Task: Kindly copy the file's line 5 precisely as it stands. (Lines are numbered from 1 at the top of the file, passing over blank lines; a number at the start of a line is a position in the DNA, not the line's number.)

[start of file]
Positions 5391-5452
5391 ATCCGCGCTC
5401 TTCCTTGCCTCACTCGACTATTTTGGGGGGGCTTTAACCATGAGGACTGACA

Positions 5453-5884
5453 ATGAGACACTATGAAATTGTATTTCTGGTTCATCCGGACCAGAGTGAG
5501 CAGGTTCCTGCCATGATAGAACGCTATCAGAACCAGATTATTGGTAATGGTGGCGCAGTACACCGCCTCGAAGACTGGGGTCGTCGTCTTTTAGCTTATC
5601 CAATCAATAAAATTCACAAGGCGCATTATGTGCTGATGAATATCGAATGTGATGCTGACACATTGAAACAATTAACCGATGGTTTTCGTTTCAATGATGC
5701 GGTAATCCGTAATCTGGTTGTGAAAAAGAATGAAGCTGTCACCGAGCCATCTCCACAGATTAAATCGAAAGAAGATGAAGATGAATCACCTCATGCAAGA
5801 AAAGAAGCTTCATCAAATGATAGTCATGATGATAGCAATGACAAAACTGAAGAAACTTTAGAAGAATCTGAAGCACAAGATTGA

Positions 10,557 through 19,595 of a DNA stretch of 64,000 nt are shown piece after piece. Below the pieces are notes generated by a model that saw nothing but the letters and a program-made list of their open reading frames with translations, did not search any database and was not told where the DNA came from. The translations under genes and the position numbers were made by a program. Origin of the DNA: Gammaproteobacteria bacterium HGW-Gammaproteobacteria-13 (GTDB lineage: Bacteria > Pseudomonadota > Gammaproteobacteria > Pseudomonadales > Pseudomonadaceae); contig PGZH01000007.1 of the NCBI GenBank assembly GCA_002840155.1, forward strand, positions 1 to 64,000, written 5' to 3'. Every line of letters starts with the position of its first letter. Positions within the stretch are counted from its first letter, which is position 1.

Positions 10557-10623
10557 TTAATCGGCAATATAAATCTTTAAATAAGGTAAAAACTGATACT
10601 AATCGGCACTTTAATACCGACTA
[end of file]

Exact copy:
5453 ATGAGACACTATGAAATTGTATTTCTGGTTCATCCGGACCAGAGTGAG